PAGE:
Memorial Day weekend is the semi-official kickoff to picnic and cookout season. With more opportunities to bring a dish to a barbecue or pack a meal to enjoy at a nearby park or beach, it’s a good time to work a few more make-and-take dishes into the rotation.
There will always be a place on the picnic table for classics like potato salad, deviled eggs and fried chicken, but it may be time to re-think the standbys. Almost every gathering is going to have a guest or two who is vegan or gluten-intolerant, and bringing a dish everyone can enjoy makes the party more inclusive.
Baked beans are a traditional barbecue side that can easily be made vegan by eliminating the pork, or can be literally beefed up into a hearty side that still meets the needs of those who do not eat pork. For a non-meat or non-pork version, be sure to use the kind specifically labeled vegetarian.
Not just vegans but all vegetable lovers will enjoy a salad made with chickpeas, carrots and savory dressing. The dressing on carrot-chickpea salad is basically a pesto, using cilantro as the leafy green and almonds as the nut binder.
Slab pies have become a popular make-and-take dessert, because they’re simple to make and easy to transport. They get their name by being a thin, flat rectangle instead of a circle. (Because many of the inner pieces won’t have a crusty edge for stability, they have to have a thinner layer of filling than a regular pie). By using packaged pie crust and a roll of sugar-cookie dough for topping, the slab pie comes together quickly and is equally good served hot or cold.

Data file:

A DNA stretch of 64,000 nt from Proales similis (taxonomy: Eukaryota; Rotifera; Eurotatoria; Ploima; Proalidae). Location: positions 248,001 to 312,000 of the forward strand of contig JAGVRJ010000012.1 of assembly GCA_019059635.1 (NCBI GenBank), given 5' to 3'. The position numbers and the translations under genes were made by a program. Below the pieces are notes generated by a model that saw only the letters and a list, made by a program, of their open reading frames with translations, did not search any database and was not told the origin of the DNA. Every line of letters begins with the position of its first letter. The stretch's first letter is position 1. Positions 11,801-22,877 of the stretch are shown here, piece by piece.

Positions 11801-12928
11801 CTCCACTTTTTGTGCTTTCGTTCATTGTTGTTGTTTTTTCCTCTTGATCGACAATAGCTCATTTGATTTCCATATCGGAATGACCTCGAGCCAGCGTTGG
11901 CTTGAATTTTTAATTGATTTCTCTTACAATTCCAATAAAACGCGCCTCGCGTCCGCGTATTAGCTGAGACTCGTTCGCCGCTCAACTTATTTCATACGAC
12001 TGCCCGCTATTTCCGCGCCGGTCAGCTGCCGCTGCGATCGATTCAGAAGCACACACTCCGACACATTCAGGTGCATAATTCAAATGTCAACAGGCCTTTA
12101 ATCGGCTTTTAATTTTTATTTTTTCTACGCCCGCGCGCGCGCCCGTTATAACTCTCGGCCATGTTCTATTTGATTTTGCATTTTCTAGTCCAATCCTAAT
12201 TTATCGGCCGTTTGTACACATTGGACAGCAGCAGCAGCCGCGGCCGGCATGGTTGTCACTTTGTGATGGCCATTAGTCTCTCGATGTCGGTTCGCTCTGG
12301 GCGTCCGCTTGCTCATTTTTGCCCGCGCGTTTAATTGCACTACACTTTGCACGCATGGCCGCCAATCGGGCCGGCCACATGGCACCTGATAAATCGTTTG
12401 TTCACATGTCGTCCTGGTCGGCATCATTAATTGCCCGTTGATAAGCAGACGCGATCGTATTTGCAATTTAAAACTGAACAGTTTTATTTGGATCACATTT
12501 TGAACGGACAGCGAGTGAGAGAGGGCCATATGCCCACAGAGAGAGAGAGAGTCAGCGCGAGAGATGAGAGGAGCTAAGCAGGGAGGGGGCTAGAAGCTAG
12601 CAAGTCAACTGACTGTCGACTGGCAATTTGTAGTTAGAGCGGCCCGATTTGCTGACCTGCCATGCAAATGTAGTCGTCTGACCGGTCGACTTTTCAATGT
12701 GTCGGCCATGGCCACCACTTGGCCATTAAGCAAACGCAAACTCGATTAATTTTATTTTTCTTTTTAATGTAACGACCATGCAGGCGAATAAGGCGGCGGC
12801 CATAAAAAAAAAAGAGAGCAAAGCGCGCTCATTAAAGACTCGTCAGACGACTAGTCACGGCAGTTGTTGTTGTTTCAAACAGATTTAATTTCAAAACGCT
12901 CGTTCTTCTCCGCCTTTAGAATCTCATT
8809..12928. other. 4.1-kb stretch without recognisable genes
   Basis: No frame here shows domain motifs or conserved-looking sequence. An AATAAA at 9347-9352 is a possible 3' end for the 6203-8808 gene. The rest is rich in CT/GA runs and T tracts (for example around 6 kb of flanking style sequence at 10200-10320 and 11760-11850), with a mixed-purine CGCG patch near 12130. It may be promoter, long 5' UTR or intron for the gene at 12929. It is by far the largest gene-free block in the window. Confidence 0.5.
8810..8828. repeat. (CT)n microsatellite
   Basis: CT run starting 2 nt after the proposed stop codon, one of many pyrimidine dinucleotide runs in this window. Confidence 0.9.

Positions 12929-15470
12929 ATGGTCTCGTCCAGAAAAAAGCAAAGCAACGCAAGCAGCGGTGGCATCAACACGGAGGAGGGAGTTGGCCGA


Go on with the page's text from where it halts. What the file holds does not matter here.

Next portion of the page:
Carrying a slab pie to a cookout usually just involves picking up the rimmed baking sheet it was cooked on, but a slab pie could also be transported in a pizza box. That eliminates the common dilemma introverts face at potlucks, being ready to leave before the food is gone. Rather than leave the container behind, one option is to bring a one-way container, like filling a spaghetti squash shell with salad or a hollowed-out watermelon with fruit. That way, there’s no need to wait for the container to empty out before making a quick exit.
Round loaves of bread also make excellent edible containers for dips, creating a potluck container that disappears on its own. For the ultimate in disappearing potluck containers, Houston-based Igloo Corporation has developed a new compostable ice chest made from coated recycled paper. Much more environmentally friendly than Styrofoam coolers, the coolers are water-resistant for up to twenty hours and can be re-used several times before going in the recycling or compost pile.
The new recycled/recyclable ice chests are currently available at REI and igloocoolers.com for $10, and are expected to be in big-box and sporting goods stores by the beginning of summer.